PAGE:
Dry as it may be, the Central Victorian bush has grown The Seduceaphones, a party making gipsy-brass beast. Creating grooves that move crowds in completely new and unusual ways, they pioneer an infectious vein of Balkan-brass-fusion.
Their debut album Muskrat was released at the Night Cat in 2019, their heavier Eurotrash sound drawing on new Macedonian virtuosity. A raucous midnight show at Falls Festival and a sweltering midday show at Moomba festival were later credits to the bands diversity. They are much loved at bush-doofs like Rainbow Serpent Festival where they invariably leave the crowd gasping for breath.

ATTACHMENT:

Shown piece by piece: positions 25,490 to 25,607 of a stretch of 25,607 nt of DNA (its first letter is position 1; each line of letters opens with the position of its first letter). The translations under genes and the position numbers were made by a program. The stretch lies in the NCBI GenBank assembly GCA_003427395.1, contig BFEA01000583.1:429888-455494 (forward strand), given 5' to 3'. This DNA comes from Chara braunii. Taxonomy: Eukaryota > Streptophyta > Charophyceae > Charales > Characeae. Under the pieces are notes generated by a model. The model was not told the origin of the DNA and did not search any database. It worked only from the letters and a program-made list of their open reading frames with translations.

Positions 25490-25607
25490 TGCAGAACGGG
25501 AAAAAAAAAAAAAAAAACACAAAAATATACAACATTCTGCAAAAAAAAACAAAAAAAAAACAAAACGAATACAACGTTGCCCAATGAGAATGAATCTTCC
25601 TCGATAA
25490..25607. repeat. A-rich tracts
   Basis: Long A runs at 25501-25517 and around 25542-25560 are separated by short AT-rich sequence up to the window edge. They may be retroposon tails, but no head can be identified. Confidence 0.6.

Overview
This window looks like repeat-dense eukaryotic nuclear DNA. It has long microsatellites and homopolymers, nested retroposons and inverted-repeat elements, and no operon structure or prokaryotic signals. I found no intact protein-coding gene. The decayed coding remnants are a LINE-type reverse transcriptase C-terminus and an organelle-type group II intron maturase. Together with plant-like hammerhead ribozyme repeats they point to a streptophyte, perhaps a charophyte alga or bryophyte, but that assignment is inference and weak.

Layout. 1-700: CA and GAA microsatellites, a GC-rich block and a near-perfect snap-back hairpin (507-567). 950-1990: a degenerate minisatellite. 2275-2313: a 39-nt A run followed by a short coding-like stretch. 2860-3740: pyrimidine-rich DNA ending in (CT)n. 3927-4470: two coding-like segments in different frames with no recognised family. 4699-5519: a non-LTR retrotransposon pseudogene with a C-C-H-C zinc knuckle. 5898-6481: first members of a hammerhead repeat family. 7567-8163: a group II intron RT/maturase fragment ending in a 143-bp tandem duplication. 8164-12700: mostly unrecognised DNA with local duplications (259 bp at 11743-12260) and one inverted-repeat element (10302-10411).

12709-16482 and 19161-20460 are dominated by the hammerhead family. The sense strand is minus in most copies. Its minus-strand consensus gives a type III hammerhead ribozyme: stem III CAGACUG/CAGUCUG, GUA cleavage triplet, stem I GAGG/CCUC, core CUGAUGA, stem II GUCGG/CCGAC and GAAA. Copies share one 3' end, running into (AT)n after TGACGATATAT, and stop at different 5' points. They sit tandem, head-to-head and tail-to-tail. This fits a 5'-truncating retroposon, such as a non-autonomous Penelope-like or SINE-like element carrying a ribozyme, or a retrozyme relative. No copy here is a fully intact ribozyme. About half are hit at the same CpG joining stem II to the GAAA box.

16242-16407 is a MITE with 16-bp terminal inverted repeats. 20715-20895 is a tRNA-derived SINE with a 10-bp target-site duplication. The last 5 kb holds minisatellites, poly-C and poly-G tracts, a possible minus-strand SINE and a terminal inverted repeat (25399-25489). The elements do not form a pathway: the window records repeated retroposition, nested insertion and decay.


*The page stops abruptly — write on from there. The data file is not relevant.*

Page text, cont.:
Their release of a remix EP and several outlandish music videos during COVID lockdown has yet again proven the bands determination to make new music, with plans for a feature-length album to be released in early 2021.
Their debut gig in 2014 involved cramming the entire community into a small bush hall, with seemingly hundreds more than the building allowed for. Soon they were playing shows in Melbourne, cultivating a devoted following and leading to larger venues where ironically, they were still too young to enter.
The bands trubači (Balkan brass band) influence has made them popular with former-Yuogslavian diaspora in Australia. Flying across the country to perform at weddings and Balkan parties fuels the band in rethinking and arranging tunes from the greats such as Fanfare Ciocarlia and Dzambo Agusev.